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Co-production in social care: The Masks We Wear

‘The Masks We Wear’
A multi media artwork
By Five Rivers Youth Council

Five Rivers Child Care Ltd has co-produced a multimedia artwork with children in foster care as part of its participation programme. The theme: ‘Silence can be deadly if it never gets broken’.

The idea itself was co-produced by the young people at a meeting of the Five Rivers Youth Council, a democratic group that meets regularly to discuss issues and suggest solutions for their own care. Young people attending the 2017 Five Rivers Youth Council expressed concern about teachers’ and other professionals’ lack of understanding of the lives and experiences of children in care.

They wanted to express how hurt they are that their behaviour is misunderstood as they undergo their journey through care which although difficult, can be positive and transformative:

“There are over a hundred thousand children living in care in the UK and Ireland we think we might be some of the bravest, most resilient children in the country.”

Letter to the Children’s Commissioner from the Five Rivers Youth Council, May 2017

Young person wearing a mask

Our young people were keen to create an artwork that would enable them to collectively speak out and be heard – the decision was to combine theatre, music and poetry and make a film of the outcome.

To achieve this, Five Rivers’ Participation approached a series of independent collaborators to work alongside a group of seven young people living with Five Rivers fostering families. The team included drama workshop specialist Jo Tatum, composer Adrian Chappell, writer Daniel Marcus-Clark and mask-maker Vikki Liton. The production took place over two residential weekends in spring 2018 and the final artwork was filmed and edited by Beccy Strong.

What role did co-production play?

Co-production was at the very heart of the project. The young people worked alongside creative professionals in a spirit of openness and equality to devise and create a project that shines a light on the importance of speaking up and disclosure of abuse. ‘The Masks We Wear’ is a blend of the young people’s stories that they kept silent about in the past. The characters represent real people and situations they have encountered in their families, in care, in school and as potential employees.

What helped?

Five Rivers is an accredited member of Investing in Children, a movement that encourages children to get involved in dialogue to change their own care. As a social enterprise, Five Rivers upholds social values – investing in projects that improve the experiences of children in care both in Five Rivers and in the wider society. This drives a strong commitment to ambitious projects suggested by young people. Grant-giving charity, the Reed Family Foundation made a generous donation to support the venture.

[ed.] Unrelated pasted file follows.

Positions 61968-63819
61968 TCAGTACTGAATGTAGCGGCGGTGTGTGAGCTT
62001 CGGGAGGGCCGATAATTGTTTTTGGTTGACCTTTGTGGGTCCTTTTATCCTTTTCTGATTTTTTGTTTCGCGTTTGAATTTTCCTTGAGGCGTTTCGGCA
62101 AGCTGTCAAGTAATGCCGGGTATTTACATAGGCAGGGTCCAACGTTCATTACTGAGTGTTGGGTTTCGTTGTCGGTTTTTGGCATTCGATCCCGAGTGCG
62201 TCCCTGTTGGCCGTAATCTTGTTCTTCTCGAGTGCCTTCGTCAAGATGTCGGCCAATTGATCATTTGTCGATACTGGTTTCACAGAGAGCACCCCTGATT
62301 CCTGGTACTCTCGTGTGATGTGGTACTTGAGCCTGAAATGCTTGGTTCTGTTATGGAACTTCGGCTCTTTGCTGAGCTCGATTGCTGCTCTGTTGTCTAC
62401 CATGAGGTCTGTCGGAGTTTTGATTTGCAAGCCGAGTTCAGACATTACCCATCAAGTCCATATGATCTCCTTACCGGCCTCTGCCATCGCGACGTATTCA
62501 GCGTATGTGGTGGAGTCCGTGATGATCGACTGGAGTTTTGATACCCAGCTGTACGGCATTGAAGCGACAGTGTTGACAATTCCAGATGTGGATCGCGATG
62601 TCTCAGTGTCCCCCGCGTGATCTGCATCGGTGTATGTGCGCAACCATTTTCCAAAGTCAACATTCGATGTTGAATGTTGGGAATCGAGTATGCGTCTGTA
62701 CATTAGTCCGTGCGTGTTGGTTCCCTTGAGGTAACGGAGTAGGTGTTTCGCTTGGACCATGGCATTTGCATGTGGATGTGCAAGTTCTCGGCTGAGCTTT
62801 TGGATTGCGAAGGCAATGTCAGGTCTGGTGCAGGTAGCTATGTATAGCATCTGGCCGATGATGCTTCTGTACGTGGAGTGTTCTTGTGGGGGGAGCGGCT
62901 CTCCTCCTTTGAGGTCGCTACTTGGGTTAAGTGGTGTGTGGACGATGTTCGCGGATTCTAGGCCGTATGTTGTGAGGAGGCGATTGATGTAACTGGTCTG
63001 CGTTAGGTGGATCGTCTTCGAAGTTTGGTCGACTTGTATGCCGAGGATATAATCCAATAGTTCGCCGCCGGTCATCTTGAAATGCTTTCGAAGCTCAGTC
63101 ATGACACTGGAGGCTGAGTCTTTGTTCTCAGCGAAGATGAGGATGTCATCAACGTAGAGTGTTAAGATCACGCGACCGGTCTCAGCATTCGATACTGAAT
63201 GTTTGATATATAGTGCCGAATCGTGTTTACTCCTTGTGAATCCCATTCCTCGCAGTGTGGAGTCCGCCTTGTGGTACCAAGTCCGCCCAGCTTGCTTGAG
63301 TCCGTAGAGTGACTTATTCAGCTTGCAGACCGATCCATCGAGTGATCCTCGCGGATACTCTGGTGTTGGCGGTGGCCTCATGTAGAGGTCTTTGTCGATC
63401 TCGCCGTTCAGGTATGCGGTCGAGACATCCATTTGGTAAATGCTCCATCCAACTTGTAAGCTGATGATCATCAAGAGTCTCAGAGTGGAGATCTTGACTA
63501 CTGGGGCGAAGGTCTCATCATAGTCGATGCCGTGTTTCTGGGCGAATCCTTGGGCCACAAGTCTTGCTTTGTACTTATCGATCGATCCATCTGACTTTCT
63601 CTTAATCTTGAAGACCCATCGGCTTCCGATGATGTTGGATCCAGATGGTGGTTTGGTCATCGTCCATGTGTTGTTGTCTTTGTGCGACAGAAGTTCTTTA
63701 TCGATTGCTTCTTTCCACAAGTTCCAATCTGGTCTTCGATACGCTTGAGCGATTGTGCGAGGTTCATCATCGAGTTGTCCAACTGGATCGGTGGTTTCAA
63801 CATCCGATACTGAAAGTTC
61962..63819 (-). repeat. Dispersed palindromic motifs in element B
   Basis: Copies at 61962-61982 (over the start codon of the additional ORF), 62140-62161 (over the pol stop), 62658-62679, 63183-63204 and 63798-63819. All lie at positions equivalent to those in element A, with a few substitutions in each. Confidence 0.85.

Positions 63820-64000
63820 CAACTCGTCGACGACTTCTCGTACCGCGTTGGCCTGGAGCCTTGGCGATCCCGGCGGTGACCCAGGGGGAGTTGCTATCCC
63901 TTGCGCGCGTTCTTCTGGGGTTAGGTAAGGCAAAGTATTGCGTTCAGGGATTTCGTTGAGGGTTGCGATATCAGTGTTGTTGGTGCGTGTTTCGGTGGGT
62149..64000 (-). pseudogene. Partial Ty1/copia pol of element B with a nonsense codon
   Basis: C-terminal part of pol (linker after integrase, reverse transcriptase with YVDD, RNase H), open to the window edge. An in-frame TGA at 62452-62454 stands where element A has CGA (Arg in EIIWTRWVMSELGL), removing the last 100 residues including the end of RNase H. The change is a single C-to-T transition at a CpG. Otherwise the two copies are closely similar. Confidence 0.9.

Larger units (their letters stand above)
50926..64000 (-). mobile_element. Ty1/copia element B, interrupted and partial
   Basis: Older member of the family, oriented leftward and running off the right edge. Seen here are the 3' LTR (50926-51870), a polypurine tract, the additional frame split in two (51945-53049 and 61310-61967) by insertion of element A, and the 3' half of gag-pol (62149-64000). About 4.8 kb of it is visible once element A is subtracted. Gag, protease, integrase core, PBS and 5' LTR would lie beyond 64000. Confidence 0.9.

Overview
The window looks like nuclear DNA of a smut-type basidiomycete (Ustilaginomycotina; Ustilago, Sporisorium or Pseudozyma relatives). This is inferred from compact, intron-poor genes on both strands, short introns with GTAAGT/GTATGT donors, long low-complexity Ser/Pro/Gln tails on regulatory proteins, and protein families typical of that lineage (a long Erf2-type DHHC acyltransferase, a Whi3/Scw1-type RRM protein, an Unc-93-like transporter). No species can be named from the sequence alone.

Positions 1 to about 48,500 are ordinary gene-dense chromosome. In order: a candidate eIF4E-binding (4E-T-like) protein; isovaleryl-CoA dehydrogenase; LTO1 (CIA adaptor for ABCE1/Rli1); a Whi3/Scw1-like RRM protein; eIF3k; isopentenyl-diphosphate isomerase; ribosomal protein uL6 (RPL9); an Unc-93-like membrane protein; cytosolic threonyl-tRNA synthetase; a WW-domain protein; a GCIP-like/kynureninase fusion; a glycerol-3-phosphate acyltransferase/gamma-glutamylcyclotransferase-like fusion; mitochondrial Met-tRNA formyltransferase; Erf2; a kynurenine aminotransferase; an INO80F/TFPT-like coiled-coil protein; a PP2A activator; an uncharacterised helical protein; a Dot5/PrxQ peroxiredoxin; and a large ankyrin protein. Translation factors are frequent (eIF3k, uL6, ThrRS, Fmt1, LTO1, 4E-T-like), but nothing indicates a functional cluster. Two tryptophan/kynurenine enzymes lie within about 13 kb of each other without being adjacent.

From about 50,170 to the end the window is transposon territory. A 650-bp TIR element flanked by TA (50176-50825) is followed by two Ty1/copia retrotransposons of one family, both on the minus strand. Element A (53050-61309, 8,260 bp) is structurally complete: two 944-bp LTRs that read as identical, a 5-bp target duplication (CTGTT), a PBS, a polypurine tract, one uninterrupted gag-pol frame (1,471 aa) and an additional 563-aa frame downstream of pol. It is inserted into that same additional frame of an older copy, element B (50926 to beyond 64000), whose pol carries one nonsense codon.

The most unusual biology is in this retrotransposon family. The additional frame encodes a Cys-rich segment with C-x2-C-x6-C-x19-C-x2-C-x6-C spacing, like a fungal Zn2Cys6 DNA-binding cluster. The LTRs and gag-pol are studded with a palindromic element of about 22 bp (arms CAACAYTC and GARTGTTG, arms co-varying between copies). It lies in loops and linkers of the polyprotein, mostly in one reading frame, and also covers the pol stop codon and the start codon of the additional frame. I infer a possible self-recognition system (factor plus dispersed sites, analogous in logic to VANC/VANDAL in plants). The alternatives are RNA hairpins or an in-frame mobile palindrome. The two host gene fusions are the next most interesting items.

What difficulties were encountered?

  • Sourcing: finding the right collaborators was key to a successful experience. Hiring a company proved too expensive so the project lead had to put in a lot of time to source independent professionals with the desired ethos and therapeutic approach.
  • Barriers: the young people had never met before so it was difficult to open up and engage. To overcome this they were helped to explore and dramatise their own prejudices towards each other on first meeting.
  • Emotional: the production was an intense experience uncovering difficult themes. The team put special emphasis on achieving closure – this was facilitated with a ‘goodbye’ ceremony where masks used to express emotion in the production were thanked and put away with care.

Strengths of the co-production approach

Young person wearing a mask

‘The Masks We Wear’ is a unique piece of work which could not have been made without the children’s own personal stories combined with the professionals’ skill in bringing them alive. The children’s decision to perform the roles themselves achieves a poignancy that could not be replicated by actors.

The positive outcomes

The work had a therapeutic impact as well as an artistic output. While sharing their stories the participants looked closely into the lives of the people who had hurt them and noticed that they were once victims as well. They considered how the cycle of abuse can happen. Using this knowledge they developed the theme, ‘Silence can be deadly if it never gets broken’. By revealing their untold stories they developed resilience, bringing them through and out of difficulty in the face of adversity.

Other outcomes

  • The recording of the scripted poem that forms the soundtrack has been accepted by the Digital Sound Archive of the British Library.
  • The film is being used to raise awareness of the young people’s experience in Five Rivers’ staff training.
  • The film is regularly shown to stimulate discussion among groups of people considering becoming foster carers – unleashing the power of the young people’s personal stories to motivate others to act positively to help.
  • The film is available to education, children’s social care and psychology professionals on request. Please email


This article was published as a Best Practice case study in co-production on the Social Care Institute for Excellence website

The artwork was selected for exhibition at the first UK Care Experienced Conference at the Liverpool Hope University 26 April 2019.

To read the poem and find out how to watch the film visit our Participation Programme Page The Masks We Wear

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